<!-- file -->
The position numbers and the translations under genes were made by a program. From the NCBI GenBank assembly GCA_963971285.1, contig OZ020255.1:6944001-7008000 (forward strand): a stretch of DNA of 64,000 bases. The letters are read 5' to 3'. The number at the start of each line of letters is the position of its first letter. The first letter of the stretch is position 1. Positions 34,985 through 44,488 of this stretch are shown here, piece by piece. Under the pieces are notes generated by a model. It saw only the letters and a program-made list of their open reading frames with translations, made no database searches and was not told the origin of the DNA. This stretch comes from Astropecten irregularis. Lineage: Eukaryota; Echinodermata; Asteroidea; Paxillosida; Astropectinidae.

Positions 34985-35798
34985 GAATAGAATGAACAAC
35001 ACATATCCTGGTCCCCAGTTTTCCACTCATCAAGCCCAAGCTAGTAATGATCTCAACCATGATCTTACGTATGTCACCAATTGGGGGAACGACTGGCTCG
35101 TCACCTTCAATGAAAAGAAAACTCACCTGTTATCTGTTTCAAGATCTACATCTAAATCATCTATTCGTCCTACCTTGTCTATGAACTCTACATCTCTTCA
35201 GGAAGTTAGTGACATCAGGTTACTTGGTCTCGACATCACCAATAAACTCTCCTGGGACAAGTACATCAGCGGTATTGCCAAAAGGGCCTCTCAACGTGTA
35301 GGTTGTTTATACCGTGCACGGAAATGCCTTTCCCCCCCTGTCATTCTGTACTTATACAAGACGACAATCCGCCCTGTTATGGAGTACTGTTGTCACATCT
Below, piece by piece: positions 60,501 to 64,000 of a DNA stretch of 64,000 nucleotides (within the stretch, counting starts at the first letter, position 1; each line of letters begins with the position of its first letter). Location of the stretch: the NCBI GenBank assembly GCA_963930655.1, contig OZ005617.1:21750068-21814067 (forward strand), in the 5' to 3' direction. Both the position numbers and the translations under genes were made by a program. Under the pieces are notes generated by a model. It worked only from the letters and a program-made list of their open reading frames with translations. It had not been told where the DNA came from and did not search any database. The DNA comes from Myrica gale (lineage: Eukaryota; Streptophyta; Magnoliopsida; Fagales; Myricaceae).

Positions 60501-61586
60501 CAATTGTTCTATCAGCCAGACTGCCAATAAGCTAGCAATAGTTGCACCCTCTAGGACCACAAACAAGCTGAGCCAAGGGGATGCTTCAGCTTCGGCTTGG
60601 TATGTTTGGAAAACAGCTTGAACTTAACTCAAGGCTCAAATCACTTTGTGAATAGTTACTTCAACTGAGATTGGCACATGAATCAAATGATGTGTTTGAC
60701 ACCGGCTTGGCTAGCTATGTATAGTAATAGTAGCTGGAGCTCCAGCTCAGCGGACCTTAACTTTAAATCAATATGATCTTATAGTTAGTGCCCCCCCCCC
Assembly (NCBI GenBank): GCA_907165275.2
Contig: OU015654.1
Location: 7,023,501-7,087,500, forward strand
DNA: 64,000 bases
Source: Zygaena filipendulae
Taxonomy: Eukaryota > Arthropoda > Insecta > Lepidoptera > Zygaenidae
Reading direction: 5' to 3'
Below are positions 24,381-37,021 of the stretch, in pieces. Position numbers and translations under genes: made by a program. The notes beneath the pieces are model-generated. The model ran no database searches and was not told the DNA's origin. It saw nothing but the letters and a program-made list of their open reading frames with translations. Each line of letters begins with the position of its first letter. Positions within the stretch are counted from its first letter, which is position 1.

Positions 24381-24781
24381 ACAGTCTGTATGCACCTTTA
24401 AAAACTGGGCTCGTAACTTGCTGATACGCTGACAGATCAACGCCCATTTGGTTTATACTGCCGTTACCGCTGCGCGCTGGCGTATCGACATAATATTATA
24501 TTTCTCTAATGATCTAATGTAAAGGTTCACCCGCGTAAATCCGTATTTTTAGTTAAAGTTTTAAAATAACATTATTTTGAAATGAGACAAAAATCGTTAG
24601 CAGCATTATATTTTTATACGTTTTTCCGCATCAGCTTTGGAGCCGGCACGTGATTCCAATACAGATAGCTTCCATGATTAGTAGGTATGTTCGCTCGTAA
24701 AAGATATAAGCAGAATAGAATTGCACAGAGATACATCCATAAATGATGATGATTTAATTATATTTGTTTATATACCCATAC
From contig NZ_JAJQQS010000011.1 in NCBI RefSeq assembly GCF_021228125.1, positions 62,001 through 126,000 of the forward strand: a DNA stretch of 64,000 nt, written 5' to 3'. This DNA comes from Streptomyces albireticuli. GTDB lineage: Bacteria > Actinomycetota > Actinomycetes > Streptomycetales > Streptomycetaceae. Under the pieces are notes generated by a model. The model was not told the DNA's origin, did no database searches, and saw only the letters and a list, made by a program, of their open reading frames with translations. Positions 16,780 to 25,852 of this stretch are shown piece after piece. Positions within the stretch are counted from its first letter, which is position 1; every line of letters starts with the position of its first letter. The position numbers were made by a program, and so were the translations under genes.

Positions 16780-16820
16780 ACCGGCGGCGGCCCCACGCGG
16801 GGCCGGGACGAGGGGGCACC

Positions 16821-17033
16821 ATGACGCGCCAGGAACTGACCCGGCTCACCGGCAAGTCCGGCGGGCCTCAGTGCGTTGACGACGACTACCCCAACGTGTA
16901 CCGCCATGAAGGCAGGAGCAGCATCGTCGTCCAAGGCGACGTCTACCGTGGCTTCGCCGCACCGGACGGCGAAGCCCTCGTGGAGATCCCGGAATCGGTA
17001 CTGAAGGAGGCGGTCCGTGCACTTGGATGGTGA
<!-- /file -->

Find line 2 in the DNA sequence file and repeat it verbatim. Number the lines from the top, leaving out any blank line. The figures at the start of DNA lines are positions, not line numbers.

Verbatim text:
Positions 34985-35798